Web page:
So Scott is assuming the feds will renege on their statutory obligation to provide the Medicaid match. That’s a new one, and is particularly ironic since the only threat to the federal government defaulting on its spending obligations comes from Scott’s conservative buddies in Congress.
Truth is, the most authoritative estimate of state costs associated with the Medicaid expansion, from the Kaiser Family Foundation, put Florida’s costs at $1 billion over ten years, and that doesn’t even include potential savings from costs currently incurred by the state in uncompensated care for the uninsured.
So Scott’s costs estimates are off a mere 96%, at least. But what are facts when it comes to the ontological necessity of thwarting Obamacare and saving a million Floridians from the slavery of dependence on government?
By: Ed Kilgore, Contributing Writer, Washington Monthly Political Animal, January 8, 2013
“I’m concerned about the poor in this country,” Mitt Romney said the other day. “We have to make sure the safety net is strong and able to help those who can’t help themselves.”
I perked up at those words, because they were something of a departure from his usual stump speech and because they happened to come on a day when I had written about the dire implications of Romney’s proposals for the social safety net.
I don’t question his sincerity. The problem: This fine sentiment doesn’t square with his actual policies.
Consider Romney’s support for the budget plan crafted by Wisconsin Rep. Paul Ryan and passed by the Republican House. It would cut Medicaid spending by $700 billion over 10 years, reduce food stamps by $127 billion and cut in half the funding of Pell Grants for low-income college students.
As Fox News’s Chris Wallace usefully pointed out in an interview with Romney last month, “You would cut all of these programs, Governor, that people depend on, and a lot more than that.”
Romney, in response, focused on his proposal for Medicaid. He would turn the program over to the states and allow funding to grow at inflation plus 1 percentage point — significantly less than the historical growth of health-care costs.
“By doing that, you save an enormous amount of money,” Romney said. “I happen to believe that states can do a better job caring for their own poor, rooting out the fraud and waste and abuse that exists within those programs.”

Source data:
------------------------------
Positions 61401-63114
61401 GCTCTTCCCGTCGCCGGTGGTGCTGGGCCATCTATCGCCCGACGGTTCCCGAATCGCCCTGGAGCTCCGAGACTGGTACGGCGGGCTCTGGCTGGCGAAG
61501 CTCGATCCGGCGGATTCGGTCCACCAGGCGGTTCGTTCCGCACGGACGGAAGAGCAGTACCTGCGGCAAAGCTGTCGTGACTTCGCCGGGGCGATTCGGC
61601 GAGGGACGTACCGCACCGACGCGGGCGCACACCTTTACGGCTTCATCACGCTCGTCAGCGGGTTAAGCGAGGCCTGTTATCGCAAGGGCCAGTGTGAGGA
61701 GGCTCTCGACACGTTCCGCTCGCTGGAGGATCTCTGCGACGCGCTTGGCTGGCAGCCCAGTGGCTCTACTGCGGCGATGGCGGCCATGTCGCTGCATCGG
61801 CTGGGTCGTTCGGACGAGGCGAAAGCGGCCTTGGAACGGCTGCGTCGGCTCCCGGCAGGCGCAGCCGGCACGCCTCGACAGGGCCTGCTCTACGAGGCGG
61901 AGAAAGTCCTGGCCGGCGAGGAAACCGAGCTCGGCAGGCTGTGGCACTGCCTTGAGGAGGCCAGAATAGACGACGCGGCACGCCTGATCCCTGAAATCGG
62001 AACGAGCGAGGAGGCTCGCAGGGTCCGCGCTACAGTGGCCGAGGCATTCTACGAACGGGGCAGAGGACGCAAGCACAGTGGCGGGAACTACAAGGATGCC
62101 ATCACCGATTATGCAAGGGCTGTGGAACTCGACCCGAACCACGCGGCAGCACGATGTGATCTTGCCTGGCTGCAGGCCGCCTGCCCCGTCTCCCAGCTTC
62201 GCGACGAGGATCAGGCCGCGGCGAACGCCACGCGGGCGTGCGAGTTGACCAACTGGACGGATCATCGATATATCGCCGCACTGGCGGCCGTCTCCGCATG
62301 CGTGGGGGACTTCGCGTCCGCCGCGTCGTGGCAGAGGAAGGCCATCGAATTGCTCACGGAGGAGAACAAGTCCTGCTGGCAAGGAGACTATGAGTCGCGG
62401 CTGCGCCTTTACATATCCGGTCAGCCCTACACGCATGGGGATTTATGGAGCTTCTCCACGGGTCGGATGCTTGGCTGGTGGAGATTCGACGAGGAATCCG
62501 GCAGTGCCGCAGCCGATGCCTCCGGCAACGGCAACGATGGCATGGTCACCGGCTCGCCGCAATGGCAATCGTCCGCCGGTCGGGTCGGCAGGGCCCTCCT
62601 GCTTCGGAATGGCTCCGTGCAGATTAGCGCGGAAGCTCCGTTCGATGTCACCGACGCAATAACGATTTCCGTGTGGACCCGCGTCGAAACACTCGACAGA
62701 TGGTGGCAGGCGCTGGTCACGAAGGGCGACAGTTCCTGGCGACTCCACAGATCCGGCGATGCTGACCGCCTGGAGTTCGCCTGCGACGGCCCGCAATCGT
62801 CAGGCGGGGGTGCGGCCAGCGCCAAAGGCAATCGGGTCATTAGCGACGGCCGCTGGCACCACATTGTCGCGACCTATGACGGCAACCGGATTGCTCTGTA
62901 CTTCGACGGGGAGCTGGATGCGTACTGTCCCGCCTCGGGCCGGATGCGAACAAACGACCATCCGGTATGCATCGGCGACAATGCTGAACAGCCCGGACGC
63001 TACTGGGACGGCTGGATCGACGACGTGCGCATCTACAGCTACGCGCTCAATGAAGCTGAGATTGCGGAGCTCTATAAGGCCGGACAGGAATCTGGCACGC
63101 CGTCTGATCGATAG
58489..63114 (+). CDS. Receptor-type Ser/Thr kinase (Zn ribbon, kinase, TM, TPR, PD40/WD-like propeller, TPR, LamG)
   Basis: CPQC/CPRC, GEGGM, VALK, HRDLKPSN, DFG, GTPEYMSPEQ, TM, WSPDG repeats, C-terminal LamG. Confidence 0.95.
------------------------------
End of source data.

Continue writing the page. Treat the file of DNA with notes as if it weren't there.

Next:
Wallace: “But you don’t think, if you cut $700 billion in aid to the states, that some people are going to get hurt?”
Romney: “By cutting welfare spending dramatically, I don’t think we hurt the poor. In the same way, I think cutting Medicaid spending by having it go to the states, run more efficiently with less fraud, I don’t think will hurt the people that depend on that program for their health care.”
Really? Reforming welfare to encourage work was a good idea, but for those who need temporary help, benefits are increasingly inadequate. Adjusting for inflation, benefits are now below the 1996 level in all but two states. And turning the program into a block grant has meant that states, reeling from the impact of the recession, have been unable to respond adequately to increased needs.
That history is hardly reassuring about Romney’s plan to cut hundreds of billions from Medicaid. But the welfare analogy isn’t the only cause for concern. The Congressional Budget Office (CBO), analyzing the Ryan cuts, found that states “would face significant challenges in achieving sufficient cost savings through efficiencies to mitigate the loss of federal funding.”
So much for Romney’s mythical world in which huge cuts can be accomplished with zero harm to the poor and disabled.
Instead, according to the CBO, states would face a menu of unappetizing choices. If they did not want to raise taxes or reduce other spending, they would have to choose among cutting already low provider payments; reducing the benefits that the program covers; or throwing people now eligible for help off the program.
The impact of Romney’s approach on the safety net would go far beyond Medicaid. The brutal arithmetic of his stated plan to cap spending at 20 percent of gross domestic product — while, unlike Ryan, increasing defense funding — is that safety-net programs would have to be chopped significantly beyond where even Ryan would take them.
Romney’s tax plan would exacerbate the unfairness. He would continue the Bush tax cuts for the wealthiest Americans and provide extra breaks that would primarily help the rich. According to a new analysis by the nonpartisan Tax Policy Center, taxpayers with incomes of $1 million or more would see an average tax cut of $287,000 compared to letting the Bush tax cuts for the wealthy expire.
At the same time, Romney would do away with recent increases in the child tax credit and the earned-income tax credit — provisions that help low-income families. As a consequence, between 16 and 20 percent of those with incomes of $50,000 or less would actually see their taxes rise under a President Romney.
In other words, Romney would spend hundreds of billions for a tax cut whose benefits flow overwhelmingly to the wealthiest Americans, even as he would cut even more from programs that help the most vulnerable.
Those skewed priorities are hard to square with Romney’s stated concern, however heartfelt, for the poor. The man from Bain Capital needs to take another look at his figures.